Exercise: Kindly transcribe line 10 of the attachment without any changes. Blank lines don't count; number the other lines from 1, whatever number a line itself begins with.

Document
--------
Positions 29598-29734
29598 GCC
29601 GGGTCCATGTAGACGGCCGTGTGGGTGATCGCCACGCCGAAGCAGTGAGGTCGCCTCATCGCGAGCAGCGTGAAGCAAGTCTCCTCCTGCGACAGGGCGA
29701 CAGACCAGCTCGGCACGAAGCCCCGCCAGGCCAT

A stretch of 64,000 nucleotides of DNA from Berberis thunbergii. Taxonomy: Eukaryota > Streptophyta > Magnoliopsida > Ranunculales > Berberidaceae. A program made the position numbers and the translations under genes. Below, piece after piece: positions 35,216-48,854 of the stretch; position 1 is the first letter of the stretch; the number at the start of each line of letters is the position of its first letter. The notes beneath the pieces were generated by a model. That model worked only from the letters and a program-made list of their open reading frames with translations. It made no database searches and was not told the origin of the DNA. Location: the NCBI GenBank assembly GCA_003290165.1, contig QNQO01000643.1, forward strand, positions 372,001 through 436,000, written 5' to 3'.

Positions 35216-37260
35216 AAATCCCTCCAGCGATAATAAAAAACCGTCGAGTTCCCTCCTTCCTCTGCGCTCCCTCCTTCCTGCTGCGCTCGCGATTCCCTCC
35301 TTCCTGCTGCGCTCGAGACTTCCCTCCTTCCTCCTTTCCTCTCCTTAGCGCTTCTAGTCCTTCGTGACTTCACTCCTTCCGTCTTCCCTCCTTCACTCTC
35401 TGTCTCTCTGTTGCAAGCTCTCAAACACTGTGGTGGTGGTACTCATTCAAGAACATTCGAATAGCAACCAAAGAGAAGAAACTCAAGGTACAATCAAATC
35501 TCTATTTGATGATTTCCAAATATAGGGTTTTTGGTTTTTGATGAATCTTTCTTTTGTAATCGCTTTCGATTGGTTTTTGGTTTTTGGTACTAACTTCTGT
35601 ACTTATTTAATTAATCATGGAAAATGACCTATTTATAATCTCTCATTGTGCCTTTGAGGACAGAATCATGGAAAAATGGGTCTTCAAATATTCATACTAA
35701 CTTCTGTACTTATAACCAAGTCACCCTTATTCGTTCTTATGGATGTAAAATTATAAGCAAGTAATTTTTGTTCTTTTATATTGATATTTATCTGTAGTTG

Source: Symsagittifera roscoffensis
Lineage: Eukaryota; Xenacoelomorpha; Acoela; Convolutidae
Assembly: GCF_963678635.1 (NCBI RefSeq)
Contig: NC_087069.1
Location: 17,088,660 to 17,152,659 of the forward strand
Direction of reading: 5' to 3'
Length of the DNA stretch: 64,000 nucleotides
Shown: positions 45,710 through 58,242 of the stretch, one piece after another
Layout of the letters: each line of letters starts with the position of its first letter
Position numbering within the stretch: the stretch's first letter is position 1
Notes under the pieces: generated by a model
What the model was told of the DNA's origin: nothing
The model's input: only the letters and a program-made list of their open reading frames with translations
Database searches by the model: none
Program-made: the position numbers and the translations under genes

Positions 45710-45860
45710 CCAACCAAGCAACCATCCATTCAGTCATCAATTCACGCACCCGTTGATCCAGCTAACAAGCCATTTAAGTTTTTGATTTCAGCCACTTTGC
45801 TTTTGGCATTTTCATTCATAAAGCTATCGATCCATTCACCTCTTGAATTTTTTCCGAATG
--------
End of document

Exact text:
35501 TCTATTTGATGATTTCCAAATATAGGGTTTTTGGTTTTTGATGAATCTTTCTTTTGTAATCGCTTTCGATTGGTTTTTGGTTTTTGGTACTAACTTCTGT